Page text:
You can’t write a script for this ending; Bryce Harper with the walk-off 3 run HR!!!!

A Hollywood screenwriter would struggle to write a believable script for the ending of this game because it would read like fiction. The Washington Nationals were one strike away from a devastating loss. The Nationals’ 3-1 lead in the 8th inning quickly evaporated and turned into a 4-3 deficit. After a Chris Heisey walk in the bottom of the 9th inning,  Adam Eaton singled to put the winning runs on-base. Bryce Harper walked to the plate in a spot where he could win the game with one swing of the bat. Bryce worked the count from a 0-2 hole to 3-2 with 2 outs and got the ‘get-me-over, dead-red, center-cut’ 97 mph fastball from the Phillies’ closer, Joaquin Benoit. In an ending that is perfectly set for a Hollywood production, Harper deposited the 3-2 pitch deep onto the centerfield berm for a 6-4 walk-off winner for the dramatic finish as the klaxon horn sounded, the fans wildly cheered, and Harper’s teammates huddled to greet him at home plate.

What a difference a day makes as Benoit got Harper to swing at a below the zone change-up for a groundout in the 9th inning of Saturday’s game. This time Harper battled back to a 3-2 count, and didn’t miss the final pitch on this day.

“Battled the best I could, got to 3-2, got to a good count right there, got a good pitch to hit,” Bryce Harper said about his walk-off home run off. “It was a heater. It was left out over [the plate]…left it up.”

Benoit threw Harper 1 changeup and 5 fastballs ranging from 95 mph to the fateful 97 heater, and look where that final pitch was, dead-center of the zone. By allowing Bryce to see 5 fastballs at an average speed of 96.3 mph, Harper had the timing perfect after he fouled off pitches 1 and 2 that were both fastballs more towards the outside third of the plate and off-center. Pitch 3 was the changeup for ball 1 to make the count 1-2, then Benoit missed on an inside heater to make the count 2-2. Benoit then went to another fastball that was high and outside to make the count 3-2. The closer could sense Daniel Murphy pacing on-deck, and a walk was not an option Benoit wanted as that would load the bases for one of the best pure hitters in the game.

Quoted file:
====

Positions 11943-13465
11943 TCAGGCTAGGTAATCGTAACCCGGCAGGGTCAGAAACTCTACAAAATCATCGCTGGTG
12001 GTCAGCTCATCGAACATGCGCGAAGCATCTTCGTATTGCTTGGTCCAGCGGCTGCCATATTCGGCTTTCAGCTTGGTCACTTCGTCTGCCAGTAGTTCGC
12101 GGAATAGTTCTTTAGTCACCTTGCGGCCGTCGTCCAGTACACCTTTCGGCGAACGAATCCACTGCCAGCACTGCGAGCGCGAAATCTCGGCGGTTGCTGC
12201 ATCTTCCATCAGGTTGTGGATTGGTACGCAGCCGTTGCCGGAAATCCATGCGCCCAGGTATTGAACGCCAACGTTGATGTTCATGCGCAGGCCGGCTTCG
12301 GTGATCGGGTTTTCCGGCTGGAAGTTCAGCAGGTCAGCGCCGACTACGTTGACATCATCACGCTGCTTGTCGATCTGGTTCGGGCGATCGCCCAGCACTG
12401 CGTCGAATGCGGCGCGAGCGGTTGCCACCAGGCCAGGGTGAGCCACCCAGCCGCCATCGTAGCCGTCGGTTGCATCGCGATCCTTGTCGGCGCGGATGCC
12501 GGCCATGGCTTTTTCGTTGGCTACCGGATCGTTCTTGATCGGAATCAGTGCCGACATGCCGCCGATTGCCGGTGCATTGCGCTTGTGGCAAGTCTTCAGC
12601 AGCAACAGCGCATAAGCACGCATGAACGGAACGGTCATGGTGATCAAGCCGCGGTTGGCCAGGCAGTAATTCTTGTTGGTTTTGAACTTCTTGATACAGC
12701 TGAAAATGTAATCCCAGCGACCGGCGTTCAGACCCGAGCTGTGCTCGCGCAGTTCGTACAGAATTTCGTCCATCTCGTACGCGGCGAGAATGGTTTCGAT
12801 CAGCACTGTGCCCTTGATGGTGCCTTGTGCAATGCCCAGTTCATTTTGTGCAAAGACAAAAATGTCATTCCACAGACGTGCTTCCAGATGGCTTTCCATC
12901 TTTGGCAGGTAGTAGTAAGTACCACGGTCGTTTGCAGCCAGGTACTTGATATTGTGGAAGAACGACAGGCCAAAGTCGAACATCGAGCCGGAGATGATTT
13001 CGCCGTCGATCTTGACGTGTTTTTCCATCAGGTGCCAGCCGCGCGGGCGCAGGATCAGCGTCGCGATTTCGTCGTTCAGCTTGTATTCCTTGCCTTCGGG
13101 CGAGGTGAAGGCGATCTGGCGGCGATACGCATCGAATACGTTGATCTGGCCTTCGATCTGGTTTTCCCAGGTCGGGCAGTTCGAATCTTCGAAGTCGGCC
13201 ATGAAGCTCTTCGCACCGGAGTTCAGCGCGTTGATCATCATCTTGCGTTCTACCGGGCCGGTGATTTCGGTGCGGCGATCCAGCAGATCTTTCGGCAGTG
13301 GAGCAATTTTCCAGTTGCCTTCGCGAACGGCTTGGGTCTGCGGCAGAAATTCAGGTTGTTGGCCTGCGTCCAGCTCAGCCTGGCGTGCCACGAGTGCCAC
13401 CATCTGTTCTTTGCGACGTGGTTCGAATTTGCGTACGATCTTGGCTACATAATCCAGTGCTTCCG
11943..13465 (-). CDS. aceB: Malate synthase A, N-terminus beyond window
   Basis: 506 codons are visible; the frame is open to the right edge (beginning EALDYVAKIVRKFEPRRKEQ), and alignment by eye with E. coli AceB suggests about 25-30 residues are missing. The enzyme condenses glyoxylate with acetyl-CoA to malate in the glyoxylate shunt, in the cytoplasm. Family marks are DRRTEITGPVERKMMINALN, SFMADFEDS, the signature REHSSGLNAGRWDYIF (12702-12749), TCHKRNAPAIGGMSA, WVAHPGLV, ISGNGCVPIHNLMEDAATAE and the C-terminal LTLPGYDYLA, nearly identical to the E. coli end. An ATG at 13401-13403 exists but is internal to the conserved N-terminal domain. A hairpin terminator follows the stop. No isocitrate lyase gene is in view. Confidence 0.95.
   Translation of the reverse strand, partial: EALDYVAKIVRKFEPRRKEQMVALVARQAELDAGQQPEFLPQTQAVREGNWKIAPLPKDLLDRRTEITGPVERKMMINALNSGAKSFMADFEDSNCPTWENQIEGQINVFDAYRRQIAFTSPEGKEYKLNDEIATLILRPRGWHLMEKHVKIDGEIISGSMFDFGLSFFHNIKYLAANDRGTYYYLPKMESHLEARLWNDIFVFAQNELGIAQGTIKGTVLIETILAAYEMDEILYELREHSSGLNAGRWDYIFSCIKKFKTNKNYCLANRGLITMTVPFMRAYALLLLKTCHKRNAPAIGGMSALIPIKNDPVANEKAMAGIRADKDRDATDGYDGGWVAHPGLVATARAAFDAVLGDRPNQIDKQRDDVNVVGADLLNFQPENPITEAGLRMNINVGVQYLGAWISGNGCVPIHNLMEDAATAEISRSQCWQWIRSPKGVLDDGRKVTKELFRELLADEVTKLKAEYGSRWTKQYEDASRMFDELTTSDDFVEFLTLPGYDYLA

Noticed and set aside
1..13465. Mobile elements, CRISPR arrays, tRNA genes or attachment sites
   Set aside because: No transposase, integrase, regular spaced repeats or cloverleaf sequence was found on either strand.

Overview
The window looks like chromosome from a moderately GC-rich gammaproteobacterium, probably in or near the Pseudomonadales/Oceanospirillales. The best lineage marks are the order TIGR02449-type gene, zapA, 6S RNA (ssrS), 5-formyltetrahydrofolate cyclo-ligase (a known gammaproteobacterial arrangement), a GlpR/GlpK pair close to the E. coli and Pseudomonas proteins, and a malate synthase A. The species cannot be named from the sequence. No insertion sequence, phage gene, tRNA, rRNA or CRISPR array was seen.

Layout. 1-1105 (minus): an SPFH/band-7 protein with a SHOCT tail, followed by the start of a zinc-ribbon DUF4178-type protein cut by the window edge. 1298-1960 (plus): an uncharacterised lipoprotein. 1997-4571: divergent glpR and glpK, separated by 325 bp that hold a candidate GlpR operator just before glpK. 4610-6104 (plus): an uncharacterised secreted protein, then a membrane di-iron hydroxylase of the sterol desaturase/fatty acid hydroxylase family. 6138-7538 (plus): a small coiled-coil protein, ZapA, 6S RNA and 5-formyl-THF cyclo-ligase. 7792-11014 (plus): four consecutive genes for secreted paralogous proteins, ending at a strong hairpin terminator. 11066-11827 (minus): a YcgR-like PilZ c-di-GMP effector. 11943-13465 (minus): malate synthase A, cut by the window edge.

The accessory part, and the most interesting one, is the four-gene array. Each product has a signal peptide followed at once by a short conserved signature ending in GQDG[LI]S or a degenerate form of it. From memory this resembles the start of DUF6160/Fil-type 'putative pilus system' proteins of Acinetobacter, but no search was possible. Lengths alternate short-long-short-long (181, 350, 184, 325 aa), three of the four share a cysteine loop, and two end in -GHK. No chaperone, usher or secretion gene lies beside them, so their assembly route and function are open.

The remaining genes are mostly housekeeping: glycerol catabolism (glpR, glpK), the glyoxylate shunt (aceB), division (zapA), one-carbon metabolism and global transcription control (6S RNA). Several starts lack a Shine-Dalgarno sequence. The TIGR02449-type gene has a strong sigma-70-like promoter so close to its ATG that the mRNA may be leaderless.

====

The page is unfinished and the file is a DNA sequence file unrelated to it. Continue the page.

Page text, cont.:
What was going through Benoit’s mind at that moment to go ‘heater’ on 3-2 with more velo? He missed the target and left the pitch centered over the plate. Bryce absolutely destroyed it. The former MVP was using his Victus bat that he hit his home run with earlier in the game. The ball contacted Harper’s bat with such immense force that it became a projectile with an “exit velocity” of 109 mph. When the baseball smashed into the artificial turf on the berm beyond the centerfield fence, you could visibly see a ground tremor. It was just like you see when a bomb hits the ground with such force that it transmits mechanical stress upon impact.

“Fastball count, and I threw him a fastball, and he hit it out,” Joaquin Benoit said. “I believe every hitter is dangerous. If you throw a pitch they can handle they will do damage. I’ve had some success against him, but I made a mistake and he made me pay. No excuses. I don’t like to double-guess myself. I take full responsibility. I wanted to throw a fastball. He hit it out.”

Harper, before the walk-off home run, was a combined 0-for-5 against Benoit with a strikeout in his career. Benoit’s sin today was walking Chris Heisey earlier in the inning which allowed the Nationals’ superstar to step to the plate.